September 12, 2014 9:37 am
Updated: September 12, 2014 9:47 am

Lawsuit claims abuse at two Sask. schools for intellectually disabled

Class-action lawsuit filed by Regina lawyer Tony Merchant alleges abuse took place at two Sask. schools for the intellectually disabled.

File / Global News

PRINCE ALBERT, Sask. – A potential class-action suit against the Saskatchewan government by Regina lawyer Tony Merchant is alleging verbal, physical and sexual abuse occurred at two of the province’s training schools for the intellectually disabled.

The statement of claim names the Saskatchewan Training School in Moose Jaw and the North Park Centre in Prince Albert.

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Merchant told a Prince Albert radio station that “really horrible things” were done to people at the schools, citing allegations by two plaintiffs of physical and sexual assault.

None of the allegations have been proven in court and the government has declined comment on the suit, which has not yet been certified by the court.

The Moose Jaw school opened in 1955 and was renamed the Valley View Center in 1974; the Prince Albert centre closed in 1988.

The schools were designed to train the intellectually disabled for jobs but also provided long-term care.

“They were disadvantaged and, as a result of being disadvantaged, they were sort of prime victims for staff and sometimes for older people in the same institution,” Merchant said.

One of the plaintiffs is a 62-year-old man who says he was a resident at the Saskatchewan Training School for five years when he was a teenager in the 1960s.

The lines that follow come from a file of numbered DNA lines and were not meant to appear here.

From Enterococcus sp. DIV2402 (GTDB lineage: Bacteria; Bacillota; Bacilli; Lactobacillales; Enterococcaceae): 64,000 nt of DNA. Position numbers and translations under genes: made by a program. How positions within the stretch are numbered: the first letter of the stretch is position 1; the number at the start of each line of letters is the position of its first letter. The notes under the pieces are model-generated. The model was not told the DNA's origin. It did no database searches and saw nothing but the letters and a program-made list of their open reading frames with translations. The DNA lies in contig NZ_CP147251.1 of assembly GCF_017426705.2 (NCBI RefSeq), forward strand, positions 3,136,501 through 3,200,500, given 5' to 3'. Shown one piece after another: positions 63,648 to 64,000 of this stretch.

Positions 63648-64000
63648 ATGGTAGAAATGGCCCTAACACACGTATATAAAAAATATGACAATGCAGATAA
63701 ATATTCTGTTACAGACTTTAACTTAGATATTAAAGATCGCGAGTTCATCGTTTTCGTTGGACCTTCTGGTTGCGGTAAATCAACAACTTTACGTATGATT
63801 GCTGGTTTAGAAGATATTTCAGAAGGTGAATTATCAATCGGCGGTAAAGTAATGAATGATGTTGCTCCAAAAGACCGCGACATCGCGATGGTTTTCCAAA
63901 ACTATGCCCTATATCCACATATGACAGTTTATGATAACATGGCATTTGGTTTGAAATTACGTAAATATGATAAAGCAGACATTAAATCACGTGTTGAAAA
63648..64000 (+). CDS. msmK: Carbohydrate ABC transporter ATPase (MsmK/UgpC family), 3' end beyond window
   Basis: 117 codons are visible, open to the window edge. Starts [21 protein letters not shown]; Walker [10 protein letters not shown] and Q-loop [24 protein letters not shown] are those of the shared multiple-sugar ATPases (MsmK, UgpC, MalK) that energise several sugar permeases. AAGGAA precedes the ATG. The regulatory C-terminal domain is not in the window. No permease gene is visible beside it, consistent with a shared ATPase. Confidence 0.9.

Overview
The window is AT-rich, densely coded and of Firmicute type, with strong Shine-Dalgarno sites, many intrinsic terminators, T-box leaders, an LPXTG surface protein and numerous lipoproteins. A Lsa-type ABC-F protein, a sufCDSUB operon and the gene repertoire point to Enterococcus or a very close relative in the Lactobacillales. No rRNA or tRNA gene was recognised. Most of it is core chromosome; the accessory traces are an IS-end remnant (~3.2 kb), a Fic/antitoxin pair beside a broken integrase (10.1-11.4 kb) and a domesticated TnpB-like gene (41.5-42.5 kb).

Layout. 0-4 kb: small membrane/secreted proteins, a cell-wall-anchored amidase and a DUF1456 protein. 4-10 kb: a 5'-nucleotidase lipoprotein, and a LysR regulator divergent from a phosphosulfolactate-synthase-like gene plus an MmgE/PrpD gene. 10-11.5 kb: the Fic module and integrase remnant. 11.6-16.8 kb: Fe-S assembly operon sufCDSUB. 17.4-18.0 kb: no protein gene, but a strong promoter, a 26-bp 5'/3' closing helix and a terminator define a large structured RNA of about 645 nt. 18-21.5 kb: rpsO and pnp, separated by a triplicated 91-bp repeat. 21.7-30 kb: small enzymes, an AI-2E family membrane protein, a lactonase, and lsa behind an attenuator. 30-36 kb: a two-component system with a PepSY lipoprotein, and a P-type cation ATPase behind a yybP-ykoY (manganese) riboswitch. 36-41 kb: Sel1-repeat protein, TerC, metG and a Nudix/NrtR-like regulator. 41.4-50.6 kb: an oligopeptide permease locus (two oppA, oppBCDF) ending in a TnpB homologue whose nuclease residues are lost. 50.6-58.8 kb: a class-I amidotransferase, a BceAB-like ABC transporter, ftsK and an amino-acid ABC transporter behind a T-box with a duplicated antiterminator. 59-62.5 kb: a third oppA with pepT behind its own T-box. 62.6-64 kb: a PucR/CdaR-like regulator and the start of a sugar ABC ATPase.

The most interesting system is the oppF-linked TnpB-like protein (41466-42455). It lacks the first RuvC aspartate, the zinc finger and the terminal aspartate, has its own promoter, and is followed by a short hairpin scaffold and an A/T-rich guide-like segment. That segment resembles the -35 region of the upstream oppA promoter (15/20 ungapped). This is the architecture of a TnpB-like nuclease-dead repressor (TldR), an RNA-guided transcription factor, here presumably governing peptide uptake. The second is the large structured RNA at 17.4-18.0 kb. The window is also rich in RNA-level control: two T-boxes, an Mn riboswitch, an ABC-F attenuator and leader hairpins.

He alleges he was physically assaulted by staff, sexually assaulted by an older resident and saw others sexually assaulted.

The other plaintiff, a 59-year-old woman, says she was a resident at the Saskatchewan Training School as a teenager for three years in the late 1960s and early 1970s.

She alleges being physically and sexually assaulted as well as being punished by being put in a small concrete room, naked, with very little food.

Other allegations include that the duration of a resident’s stay was arbitrary and could be increased as a form of punishment, living quarters were unhygenic, there was a lack of bathing, and inadequate supervision lead to physical and sexual assaults.

The suit contends the province is responsible for the abuse and seeks damages for negligence and breach of fiduciary duty.

A hearing was held in Court of Queen’s Bench in August regarding the certification of the suit as a class action.

The judge didn’t certify it, saying more information was needed but he gave more time to gather the pieces.

© 2014 The Canadian Press

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